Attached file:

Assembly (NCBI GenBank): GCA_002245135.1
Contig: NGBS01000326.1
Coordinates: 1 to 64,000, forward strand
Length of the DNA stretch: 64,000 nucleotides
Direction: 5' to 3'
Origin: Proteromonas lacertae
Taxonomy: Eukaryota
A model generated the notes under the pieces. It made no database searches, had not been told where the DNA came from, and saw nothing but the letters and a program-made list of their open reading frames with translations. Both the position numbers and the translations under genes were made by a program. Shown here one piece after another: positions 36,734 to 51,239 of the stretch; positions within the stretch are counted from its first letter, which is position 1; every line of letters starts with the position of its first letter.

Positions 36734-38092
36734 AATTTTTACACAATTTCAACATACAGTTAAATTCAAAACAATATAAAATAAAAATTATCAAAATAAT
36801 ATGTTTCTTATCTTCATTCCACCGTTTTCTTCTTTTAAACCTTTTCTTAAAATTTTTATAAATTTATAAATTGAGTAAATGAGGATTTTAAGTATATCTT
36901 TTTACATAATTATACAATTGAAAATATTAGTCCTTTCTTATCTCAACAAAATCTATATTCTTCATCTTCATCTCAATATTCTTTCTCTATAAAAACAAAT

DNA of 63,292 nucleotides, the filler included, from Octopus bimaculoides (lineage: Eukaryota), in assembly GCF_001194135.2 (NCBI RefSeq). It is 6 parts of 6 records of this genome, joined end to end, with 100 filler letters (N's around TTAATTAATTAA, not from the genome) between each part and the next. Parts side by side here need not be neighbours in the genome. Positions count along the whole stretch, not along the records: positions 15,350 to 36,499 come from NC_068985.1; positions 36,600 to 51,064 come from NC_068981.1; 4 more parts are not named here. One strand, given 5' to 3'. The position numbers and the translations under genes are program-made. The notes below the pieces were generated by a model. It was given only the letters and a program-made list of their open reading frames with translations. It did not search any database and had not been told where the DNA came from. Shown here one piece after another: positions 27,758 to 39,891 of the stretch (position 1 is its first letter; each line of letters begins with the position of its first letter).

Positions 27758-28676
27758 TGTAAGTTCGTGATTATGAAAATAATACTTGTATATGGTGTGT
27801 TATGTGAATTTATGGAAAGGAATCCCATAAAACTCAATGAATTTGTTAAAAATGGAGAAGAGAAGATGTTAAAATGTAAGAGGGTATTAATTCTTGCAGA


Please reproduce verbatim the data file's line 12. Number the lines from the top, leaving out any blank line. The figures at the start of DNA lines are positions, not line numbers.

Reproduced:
36901 TTTACATAATTATACAATTGAAAATATTAGTCCTTTCTTATCTCAACAAAATCTATATTCTTCATCTTCATCTCAATATTCTTTCTCTATAAAAACAAAT